If you’re interested in applying for a summer internship next year, be sure to keep an eye on the internship section of the Wellcome Trust website. We also run a graduate development scheme and offer a range of funding options, including Biomedical Vacation Scholarships.

Wellcome Trust Research Round-up 24.08.15

24 Aug, 2015

Our fortnightly round-up of research news from the Wellcome Trust community…

A breakdown in communication

B0001919 Hippocampal neurons/glutamate receptorsResearchers have identified the possible mechanism in the brains of patients with psychiatric disorders that could be the cause of some of their symptoms.

Many fundamental cognitive functions are reliant on the communication channels between two areas of our brains; the hippocampus and the pre-frontal cortex. Controlled by chemicals called neurotransmitters, these communications drive essential skills like learning and memory and have previously been shown to be disrupted in patients with psychiatric disorders.

Wellcome Trust-funded scientists investigated two neurotransmitters, glutamate and dopamine, which communicate chemical information between the hippocampus and the pre-frontal cortex.

They identified that even subtle changes in the interplay of the two chemicals could have an impact on the communication channel between the two regions. When the receptors for the dopamine neurotransmitters were over-activated, it led to the suppression of the function of the receptors for glutamate – called NDMA receptors.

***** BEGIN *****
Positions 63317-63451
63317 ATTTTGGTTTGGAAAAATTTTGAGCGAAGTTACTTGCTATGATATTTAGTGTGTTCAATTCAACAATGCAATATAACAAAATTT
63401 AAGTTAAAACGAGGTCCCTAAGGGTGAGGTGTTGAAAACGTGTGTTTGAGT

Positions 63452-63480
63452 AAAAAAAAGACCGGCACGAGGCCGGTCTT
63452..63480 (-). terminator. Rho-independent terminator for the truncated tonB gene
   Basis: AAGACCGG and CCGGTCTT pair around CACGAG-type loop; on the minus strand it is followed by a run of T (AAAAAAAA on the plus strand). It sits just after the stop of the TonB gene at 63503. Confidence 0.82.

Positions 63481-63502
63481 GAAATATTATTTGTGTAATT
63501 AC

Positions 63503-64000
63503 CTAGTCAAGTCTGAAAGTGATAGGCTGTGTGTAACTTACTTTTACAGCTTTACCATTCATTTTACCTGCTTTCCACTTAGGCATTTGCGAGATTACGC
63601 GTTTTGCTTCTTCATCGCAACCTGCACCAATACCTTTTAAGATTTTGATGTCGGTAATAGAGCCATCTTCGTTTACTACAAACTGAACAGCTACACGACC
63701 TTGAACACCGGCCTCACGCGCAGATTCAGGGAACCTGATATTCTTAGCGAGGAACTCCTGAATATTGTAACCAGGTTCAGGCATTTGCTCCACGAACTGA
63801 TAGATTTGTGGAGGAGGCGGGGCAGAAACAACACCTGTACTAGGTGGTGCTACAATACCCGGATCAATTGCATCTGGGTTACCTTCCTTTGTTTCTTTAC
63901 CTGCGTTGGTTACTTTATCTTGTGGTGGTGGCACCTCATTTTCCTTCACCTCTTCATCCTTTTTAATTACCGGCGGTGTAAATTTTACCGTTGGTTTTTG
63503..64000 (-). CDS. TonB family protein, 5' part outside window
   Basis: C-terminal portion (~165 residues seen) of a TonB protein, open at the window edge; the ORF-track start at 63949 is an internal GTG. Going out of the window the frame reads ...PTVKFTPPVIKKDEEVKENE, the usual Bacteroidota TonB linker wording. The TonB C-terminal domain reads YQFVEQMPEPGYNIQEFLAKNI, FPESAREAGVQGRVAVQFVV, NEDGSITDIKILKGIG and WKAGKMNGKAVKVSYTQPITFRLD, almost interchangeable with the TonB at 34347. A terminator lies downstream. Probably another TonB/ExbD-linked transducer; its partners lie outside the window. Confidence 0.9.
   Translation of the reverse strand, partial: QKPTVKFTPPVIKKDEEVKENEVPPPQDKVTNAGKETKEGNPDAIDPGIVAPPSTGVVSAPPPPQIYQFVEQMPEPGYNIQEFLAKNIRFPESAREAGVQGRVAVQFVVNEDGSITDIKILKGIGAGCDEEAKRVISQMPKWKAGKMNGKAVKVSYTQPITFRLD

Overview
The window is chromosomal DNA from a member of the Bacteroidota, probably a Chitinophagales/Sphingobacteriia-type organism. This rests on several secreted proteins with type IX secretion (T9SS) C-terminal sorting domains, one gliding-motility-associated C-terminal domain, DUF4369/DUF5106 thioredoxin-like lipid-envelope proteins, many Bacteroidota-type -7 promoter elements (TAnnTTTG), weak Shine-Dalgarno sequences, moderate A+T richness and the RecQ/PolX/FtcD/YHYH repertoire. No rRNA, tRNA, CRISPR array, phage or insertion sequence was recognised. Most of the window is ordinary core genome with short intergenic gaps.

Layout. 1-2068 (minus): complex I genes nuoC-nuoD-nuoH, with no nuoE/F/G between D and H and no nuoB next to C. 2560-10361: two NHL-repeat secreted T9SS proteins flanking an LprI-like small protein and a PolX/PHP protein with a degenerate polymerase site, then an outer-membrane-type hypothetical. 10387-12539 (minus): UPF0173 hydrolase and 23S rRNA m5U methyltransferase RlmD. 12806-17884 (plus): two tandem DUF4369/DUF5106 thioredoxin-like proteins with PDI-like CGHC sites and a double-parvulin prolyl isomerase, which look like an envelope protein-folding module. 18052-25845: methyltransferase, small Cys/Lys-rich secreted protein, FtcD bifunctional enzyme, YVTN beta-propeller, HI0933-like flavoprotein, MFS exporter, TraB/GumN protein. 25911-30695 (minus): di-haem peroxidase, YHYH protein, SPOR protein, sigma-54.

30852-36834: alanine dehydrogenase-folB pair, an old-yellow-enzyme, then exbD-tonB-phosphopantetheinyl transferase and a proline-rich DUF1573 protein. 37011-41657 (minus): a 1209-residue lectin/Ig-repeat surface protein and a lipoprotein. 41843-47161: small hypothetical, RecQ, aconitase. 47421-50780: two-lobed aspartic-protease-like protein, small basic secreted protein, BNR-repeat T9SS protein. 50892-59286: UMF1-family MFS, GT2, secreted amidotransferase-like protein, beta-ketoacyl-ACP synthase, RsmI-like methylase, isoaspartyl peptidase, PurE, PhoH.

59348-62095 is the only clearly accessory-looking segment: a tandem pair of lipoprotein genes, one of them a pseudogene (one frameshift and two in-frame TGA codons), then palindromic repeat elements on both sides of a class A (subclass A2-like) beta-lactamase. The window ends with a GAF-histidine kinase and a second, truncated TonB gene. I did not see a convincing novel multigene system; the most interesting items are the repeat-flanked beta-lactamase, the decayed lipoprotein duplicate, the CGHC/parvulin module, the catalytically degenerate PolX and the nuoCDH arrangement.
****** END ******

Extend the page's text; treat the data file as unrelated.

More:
Overall, researchers observed a significant disruption in communication which could help to explain why the functions governed by these channels are disrupted in patients with psychiatric disorders.

This research is published in PNAS.

Targeting Pulmonary Hypertension

L0004130 The heart, circa 1749.A new drug target has been identified which could offer hope to thousands of sufferers of the life-threatening disease, Pulmonary Arterial Hypertension (PAH).

Caused when blood vessels in the lungs constrict, the disease puts undue strain on the heart which can lead to heart failure. PAH can be caused by low oxygen conditions and is therefore sometimes seen in those that travel to high altitudes. However, a more severe and chronic form of the disease affects around 6,500 people in the UK and leaves patients breathless and exhausted.

Currently, treatment is only designed to tackle the symptoms of the disease and patients have a 30% chance of dying within three years of diagnosis. In research published in Nature, Wellcome Trust-funded scientists have identified a gene that is ‘switched on’ in the lungs of patients with PAH that could offer new hopes for treatment.

The gene, which is not active in people with healthy lungs, is responsible for producing the protein ZIP12, a zinc transporter that regulates zinc levels within cells. Researchers found that disabling the gene helps to protect the lungs from pulmonary hypertension in low oxygen conditions. They hope that developing drugs that act on the ZIP12 protein could provide a solution to reversing or delaying the progression of the disease in chronically affected patients.

Professor Martin Wilkins from Imperial College London, said: “Very little is known about the link between zinc transporters and cardiovascular disease. With this research we show that a gene involved in the way that zinc is transported within our cells is also involved in a chronic illness called pulmonary arterial hypertension. Our research provides a new opportunity to understand how pulmonary hypertension develops and with this find new ways to treat this illness.”